But token physicalism can’t answer this question; it can’t tell us what mental event tokens have in common; and why not?  Because if any theory tells us what mental event tokens have in common, then the theory is describing mental event types.  Just think: that is precisely what mental event tokens have in common: they are all tokens of mental event types.  What do human pain and alien pain in common?  They are both tokens of the type, pain.  So, if we describe what all mental event tokens have in common, then we have for that very reason described a mental event type!  And then the token physicalist would have to talk about mental event types; and that means we’ve basically given up token physicalism.  Well, that’s the only thing I’m going to say about token physicalism.  My usual disclaimers apply.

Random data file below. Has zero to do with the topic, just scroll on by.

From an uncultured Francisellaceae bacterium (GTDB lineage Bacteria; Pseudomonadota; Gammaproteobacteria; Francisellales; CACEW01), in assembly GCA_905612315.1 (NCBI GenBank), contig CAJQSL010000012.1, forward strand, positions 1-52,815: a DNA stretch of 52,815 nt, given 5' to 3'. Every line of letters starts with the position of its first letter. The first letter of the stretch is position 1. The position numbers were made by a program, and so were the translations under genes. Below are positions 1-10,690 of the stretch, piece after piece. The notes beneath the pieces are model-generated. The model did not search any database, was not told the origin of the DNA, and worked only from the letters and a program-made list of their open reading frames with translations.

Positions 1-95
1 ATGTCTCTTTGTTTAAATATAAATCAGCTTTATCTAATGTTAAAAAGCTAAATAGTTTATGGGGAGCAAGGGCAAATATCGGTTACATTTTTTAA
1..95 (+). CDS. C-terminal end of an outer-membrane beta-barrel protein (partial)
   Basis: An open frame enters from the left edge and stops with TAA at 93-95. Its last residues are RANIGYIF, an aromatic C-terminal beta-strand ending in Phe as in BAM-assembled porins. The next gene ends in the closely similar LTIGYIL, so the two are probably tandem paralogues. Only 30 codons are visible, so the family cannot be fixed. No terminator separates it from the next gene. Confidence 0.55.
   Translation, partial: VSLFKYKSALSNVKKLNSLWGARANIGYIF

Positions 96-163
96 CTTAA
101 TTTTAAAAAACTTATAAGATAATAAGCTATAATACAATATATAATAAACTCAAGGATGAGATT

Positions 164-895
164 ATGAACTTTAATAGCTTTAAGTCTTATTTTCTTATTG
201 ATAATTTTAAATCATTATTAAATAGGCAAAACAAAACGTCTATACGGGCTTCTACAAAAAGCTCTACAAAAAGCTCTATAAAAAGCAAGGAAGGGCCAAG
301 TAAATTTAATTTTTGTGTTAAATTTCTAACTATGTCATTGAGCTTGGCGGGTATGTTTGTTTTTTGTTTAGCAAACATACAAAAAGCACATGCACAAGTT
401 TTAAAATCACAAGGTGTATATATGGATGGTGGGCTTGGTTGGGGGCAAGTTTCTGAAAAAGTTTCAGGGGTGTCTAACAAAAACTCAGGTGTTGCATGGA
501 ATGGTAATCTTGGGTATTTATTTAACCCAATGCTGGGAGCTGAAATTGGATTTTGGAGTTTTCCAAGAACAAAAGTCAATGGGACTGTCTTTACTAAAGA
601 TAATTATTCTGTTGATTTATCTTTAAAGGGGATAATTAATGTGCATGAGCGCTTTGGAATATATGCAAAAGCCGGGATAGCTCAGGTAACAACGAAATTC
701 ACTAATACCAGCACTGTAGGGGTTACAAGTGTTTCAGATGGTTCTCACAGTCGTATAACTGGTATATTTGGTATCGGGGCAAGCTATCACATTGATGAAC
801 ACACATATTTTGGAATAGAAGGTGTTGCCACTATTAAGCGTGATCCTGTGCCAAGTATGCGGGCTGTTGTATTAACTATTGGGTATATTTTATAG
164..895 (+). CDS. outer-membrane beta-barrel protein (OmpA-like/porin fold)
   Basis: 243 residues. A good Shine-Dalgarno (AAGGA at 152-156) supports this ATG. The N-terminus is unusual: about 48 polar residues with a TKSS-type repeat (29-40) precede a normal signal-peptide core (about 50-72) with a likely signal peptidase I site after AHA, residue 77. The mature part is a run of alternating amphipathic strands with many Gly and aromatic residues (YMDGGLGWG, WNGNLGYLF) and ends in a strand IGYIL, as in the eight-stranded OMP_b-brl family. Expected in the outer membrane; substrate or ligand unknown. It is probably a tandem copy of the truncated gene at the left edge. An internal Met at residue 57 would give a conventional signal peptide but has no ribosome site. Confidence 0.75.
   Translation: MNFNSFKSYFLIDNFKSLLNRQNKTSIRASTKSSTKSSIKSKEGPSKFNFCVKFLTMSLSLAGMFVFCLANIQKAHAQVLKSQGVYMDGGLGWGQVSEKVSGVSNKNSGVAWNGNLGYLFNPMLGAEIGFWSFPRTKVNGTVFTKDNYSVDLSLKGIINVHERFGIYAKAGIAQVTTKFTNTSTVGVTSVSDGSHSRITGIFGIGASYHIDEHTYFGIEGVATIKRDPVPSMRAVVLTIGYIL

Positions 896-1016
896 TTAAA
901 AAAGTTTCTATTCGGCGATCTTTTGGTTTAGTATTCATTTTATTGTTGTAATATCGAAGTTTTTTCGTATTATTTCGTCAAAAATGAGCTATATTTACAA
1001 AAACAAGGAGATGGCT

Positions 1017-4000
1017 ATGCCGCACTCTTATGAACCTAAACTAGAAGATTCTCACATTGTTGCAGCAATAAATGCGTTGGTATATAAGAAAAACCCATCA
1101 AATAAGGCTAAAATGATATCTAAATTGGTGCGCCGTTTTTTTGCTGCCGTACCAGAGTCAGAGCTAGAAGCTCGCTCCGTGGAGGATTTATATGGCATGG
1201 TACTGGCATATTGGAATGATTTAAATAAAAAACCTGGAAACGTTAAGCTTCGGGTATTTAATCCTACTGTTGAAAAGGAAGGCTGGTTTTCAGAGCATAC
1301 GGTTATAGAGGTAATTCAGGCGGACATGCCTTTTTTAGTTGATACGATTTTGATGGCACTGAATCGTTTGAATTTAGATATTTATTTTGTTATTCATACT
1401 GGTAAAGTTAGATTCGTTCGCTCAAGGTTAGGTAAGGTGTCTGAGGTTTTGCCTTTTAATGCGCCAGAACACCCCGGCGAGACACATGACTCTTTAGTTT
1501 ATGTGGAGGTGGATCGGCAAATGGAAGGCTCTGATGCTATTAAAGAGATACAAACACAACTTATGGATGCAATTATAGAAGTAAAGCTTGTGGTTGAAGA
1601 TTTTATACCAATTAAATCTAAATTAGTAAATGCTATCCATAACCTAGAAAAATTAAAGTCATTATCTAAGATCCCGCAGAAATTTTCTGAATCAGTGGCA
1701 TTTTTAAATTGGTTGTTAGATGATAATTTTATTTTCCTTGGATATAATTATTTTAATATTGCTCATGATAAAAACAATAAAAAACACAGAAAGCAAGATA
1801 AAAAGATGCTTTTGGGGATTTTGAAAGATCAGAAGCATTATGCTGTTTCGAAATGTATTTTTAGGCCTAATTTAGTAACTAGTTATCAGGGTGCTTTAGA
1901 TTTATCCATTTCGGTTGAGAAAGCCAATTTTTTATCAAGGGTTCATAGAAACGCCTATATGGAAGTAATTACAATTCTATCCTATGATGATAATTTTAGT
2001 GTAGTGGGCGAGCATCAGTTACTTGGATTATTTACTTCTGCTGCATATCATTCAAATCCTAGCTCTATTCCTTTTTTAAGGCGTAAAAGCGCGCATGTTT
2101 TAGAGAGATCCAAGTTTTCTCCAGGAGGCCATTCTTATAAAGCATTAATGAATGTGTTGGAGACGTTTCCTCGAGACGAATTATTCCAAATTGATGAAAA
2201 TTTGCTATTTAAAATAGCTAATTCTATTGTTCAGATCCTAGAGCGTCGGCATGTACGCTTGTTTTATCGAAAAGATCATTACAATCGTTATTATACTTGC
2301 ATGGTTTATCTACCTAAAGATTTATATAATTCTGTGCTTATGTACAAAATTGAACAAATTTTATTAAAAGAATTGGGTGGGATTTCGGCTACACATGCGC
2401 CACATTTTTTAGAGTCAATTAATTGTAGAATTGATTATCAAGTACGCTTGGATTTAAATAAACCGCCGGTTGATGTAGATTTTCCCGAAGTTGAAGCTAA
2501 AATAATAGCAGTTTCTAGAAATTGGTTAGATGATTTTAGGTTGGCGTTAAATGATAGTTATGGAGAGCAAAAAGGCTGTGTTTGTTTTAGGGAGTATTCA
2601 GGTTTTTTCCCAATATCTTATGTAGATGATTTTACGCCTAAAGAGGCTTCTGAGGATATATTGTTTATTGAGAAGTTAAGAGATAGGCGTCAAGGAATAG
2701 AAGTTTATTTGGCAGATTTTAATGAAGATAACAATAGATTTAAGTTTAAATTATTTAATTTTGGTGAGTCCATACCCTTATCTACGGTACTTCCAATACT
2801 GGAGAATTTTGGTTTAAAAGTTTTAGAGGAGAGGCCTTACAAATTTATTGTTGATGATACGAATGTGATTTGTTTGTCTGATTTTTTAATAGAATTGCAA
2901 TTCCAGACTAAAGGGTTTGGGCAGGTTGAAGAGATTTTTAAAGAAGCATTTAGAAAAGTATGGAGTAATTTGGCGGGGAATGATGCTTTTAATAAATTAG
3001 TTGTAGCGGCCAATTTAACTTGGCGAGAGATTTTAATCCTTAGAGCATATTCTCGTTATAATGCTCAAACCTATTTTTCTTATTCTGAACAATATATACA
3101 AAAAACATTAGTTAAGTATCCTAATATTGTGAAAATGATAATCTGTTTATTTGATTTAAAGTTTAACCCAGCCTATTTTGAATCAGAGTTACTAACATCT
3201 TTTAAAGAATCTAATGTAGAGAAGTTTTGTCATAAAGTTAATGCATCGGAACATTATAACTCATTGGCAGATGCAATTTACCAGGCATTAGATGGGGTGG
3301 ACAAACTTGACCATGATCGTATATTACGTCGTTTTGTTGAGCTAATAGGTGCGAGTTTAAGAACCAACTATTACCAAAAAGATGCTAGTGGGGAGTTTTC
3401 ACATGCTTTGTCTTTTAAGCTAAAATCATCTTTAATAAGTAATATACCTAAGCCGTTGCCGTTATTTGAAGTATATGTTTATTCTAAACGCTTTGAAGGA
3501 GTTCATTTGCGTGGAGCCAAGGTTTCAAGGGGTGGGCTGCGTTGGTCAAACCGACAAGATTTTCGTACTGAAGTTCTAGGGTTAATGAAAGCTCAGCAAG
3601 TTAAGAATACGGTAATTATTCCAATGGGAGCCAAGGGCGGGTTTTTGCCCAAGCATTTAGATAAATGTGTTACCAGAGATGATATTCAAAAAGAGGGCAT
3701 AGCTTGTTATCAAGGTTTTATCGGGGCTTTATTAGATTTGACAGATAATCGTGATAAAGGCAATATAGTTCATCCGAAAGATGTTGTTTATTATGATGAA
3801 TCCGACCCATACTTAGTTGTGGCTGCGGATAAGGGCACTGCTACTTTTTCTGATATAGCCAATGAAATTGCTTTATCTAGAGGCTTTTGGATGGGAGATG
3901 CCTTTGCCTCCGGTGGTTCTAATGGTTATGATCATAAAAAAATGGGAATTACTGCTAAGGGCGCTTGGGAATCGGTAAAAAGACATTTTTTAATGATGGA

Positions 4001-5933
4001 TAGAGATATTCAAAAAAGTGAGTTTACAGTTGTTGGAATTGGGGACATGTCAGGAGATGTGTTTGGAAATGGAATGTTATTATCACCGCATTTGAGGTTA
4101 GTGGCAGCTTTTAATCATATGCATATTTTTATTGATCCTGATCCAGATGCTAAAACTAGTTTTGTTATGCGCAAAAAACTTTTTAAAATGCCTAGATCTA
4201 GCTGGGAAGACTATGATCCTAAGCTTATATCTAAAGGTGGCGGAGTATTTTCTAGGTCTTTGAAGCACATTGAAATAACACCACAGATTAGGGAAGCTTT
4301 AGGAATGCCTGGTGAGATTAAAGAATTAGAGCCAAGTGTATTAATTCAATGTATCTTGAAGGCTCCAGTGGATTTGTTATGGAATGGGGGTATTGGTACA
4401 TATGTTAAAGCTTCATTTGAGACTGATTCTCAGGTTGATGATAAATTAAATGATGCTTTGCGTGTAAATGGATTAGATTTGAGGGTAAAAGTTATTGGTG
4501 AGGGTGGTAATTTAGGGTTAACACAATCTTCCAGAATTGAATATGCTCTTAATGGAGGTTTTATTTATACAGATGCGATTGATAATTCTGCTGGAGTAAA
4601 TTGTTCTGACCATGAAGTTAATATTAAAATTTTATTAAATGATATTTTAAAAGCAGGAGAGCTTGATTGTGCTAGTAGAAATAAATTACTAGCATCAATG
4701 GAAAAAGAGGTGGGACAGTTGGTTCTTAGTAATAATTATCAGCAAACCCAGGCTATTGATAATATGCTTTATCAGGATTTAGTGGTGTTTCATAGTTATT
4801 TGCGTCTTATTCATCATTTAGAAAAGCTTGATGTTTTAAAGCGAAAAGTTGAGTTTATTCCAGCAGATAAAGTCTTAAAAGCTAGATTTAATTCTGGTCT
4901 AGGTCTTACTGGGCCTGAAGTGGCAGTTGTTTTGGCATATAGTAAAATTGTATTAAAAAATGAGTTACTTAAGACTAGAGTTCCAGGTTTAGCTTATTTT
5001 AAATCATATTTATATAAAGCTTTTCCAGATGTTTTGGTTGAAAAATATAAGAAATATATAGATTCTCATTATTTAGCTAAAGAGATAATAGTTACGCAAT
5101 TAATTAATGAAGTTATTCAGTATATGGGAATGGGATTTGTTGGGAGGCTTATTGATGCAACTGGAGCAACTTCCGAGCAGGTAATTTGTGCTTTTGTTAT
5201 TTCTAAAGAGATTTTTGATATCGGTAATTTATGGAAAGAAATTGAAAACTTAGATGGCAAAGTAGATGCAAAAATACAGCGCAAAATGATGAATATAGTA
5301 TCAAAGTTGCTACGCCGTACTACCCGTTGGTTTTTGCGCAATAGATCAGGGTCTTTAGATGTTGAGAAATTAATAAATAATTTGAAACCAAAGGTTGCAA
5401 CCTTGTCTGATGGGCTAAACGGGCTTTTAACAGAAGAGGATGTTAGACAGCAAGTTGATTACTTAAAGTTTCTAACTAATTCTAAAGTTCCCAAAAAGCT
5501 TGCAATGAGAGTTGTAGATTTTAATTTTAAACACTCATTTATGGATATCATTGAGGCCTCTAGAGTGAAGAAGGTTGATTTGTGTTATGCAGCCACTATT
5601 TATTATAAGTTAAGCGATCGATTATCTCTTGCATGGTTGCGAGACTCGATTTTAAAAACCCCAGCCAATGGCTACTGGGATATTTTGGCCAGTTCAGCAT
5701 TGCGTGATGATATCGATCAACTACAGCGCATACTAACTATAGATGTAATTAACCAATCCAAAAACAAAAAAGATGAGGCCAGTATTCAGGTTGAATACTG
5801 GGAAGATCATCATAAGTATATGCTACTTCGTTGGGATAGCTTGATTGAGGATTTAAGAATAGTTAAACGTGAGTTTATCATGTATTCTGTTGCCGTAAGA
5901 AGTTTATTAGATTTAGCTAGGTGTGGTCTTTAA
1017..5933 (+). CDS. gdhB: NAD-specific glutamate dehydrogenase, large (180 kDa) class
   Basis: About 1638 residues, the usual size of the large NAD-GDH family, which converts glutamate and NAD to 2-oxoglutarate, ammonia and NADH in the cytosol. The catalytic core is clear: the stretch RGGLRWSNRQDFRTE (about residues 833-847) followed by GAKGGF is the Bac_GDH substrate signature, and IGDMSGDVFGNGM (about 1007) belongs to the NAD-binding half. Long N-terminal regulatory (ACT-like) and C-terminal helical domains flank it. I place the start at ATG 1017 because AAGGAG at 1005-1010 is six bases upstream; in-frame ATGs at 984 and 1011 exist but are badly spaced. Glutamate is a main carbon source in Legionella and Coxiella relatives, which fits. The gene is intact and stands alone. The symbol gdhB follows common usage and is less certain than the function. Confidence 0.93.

In the interests of mercy, let me say that I’m not trying to make you believe that we can’t know which theory of mind is correct -- I don’t want you to leave class being skeptics about philosophical questions about the mind.  Generally, in the interests of objectivity and general intellectual responsibility, I feel it is my duty to tell you about most of the leading philosophical theories of the different subjects we’re studying, and some arguments for and against them.  So, the mere fact that I’m not telling you that one theory is The Truth doesn’t mean that I have no views about what The Truth is.  In fact, I do think that one particular theory of mind is better than the others -- I’m just not telling what it is!  And the mere fact that I’m presenting objections to all of the theories I’ve stated doesn’t mean that I think we can’t know which one is correct, or that they are all false; all I’m trying to do is to introduce you to the issues.  Philosophical issues are more complicated than you might have thought when you came into this class.  So if you want to have really well-informed views on these issues, it’s just the same as having really well-informed views on issues in chemistry, or in political science, or in computer programming.  It’s going to take research and long hard thinking.